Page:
The Worrying Torch Passes

Kathleen Vallee Stein lives in Monrovia

On my father's 80th birthday I will drive to Arizona with a sheet cake in the trunk big enough to feed 80 people. I can't help but draw a comparison with the times my mom sent me off to school on my birthday with a treat for all the children in my class. It seems our circle is complete.

We baby boomers are watching our children grow up and move away to start families of their own. Amid our relief at the end of that responsibility, we look back and see our parents--aged, frail and in need. Having parents who are octogenarians are becoming the norm, not the exception.

My 80-plus parents now reside in a lovely retirement home where the staff is available 24 hours a day to help when needed. They went there kicking and screaming, but they went. Although I cannot imagine what it is like to give up a home and all it stands for, I can understand how an adult child feels when the world stands on its head and the parent becomes not a child but a dependent.

When my siblings and I were growing up, my dad said that the house was his castle and he was the king. He was a 1950s dad and his word was law. No one dared question his authority. He paid the bills and we toed the line. How, I ask, can a man like that accept help from his daughter?

After they retired, my parents moved to Arizona to be nearer my sister and me. We thought at the time that they were ensuring that they would be cared for in their old age. Now that we have gained some wisdom and a better perspective, we know they moved closer to make it easier for us.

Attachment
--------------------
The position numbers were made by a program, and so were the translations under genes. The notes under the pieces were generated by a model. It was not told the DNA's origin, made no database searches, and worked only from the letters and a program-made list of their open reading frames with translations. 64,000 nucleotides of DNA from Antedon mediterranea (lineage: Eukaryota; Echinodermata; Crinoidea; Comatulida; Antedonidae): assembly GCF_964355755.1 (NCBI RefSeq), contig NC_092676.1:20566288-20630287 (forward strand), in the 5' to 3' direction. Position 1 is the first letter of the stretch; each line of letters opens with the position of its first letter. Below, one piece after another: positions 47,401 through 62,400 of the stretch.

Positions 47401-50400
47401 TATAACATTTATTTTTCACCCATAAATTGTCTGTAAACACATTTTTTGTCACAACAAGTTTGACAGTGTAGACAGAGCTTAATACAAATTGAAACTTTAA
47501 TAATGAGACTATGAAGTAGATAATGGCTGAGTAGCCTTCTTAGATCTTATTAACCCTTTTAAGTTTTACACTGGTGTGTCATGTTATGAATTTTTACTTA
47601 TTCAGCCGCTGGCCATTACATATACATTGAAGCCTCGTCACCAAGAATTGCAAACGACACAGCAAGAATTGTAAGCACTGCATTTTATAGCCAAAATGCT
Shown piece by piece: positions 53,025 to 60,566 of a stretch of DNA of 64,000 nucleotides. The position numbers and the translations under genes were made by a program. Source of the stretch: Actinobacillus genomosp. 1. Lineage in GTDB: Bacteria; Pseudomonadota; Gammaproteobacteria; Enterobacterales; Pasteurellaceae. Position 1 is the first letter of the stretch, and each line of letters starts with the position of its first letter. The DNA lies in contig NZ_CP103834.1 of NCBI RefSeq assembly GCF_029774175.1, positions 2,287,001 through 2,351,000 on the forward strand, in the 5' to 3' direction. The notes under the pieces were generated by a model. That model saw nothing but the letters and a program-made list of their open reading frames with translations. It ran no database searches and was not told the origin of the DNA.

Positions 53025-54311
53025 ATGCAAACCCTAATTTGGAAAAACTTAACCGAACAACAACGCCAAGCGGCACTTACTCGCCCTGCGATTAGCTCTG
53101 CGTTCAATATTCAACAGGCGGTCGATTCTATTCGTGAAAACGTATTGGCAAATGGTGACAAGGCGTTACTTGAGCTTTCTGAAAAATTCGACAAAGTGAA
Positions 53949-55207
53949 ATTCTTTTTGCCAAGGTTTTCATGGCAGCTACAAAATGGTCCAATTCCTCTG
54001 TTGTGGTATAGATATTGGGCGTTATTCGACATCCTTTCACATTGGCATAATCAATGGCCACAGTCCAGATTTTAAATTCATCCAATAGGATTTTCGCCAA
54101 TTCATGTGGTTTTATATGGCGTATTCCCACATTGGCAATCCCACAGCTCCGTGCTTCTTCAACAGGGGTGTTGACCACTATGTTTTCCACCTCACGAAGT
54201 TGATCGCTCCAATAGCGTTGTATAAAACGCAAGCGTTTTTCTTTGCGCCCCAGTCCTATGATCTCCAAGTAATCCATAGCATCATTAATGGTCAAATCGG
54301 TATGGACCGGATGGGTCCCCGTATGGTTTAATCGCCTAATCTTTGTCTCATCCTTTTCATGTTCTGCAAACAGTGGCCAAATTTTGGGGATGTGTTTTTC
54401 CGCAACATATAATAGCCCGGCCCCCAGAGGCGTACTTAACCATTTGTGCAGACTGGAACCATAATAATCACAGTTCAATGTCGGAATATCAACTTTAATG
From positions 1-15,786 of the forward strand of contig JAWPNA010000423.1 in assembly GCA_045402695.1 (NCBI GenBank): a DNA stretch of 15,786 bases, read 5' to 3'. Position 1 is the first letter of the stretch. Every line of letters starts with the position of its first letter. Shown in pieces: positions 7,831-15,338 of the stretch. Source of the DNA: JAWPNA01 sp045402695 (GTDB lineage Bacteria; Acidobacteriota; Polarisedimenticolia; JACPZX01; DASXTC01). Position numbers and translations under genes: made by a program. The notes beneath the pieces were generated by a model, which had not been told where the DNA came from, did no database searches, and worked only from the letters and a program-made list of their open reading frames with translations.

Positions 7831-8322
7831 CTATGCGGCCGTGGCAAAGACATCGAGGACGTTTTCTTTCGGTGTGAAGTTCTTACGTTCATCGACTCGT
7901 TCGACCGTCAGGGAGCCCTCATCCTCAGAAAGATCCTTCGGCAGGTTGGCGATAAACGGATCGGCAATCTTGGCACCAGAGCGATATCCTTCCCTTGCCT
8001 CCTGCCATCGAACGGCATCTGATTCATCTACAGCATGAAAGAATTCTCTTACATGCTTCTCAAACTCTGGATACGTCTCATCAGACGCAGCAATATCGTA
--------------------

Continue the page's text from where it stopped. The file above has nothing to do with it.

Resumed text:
My parents were born and lived in the Midwest. They raised five children and lived in the same house for 30 years. After pulling up stakes, they built their dream house in Arizona, with a spectacular view of the mountains. They shed their winter clothes and enjoyed warm, dry weather all year. Dad took to wearing bolo ties and Mom wore turquoise jewelry. They traveled extensively and loved every minute of it.

After my dad's cancer diagnosis and my mother's decision to stop driving, my sister and I began to worry. After one harrowing night when my dad's temperature spiked and my mother didn't have a thermometer and had to go to the neighbor's for help, we really worried. Now we were the ones talking to doctors, sitting by bedsides and worrying, worrying, worrying.

To our great relief, a state-of-the-art retirement community was built in their little mountain town. Instead of being as delighted as we were, they stalled and stalled and couldn't bring themselves to plunk down the $1,000 deposit. "It's so much money," they complained. A small price for our peace of mind, my sister and I replied, if only to each other.

There is no worry like the worry of a parent for a small child. Terror is the province of the newly minted parent, standing helplessly by a crib and praying. There also is no worry like the worry of a child for an aged parent, standing helplessly by a hospital and praying. The desperation and fear of loss for the new parent are, for the most part, unfounded. For the adult child, it is very real.

As I drive with a trunkful of birthday cake for everyone at the retirement home, I will do so with a grateful heart. I will give thanks for my elderly, dependent parents who lived well into old age, who accepted their final season and let our roles reverse with grace. I will wish my dad well and silently thank God for the many blessings, often hidden in the midst of pain and frustration that his 80 years have bestowed. I will carry the lessons his aging taught me and hope my own children will learn them from me.

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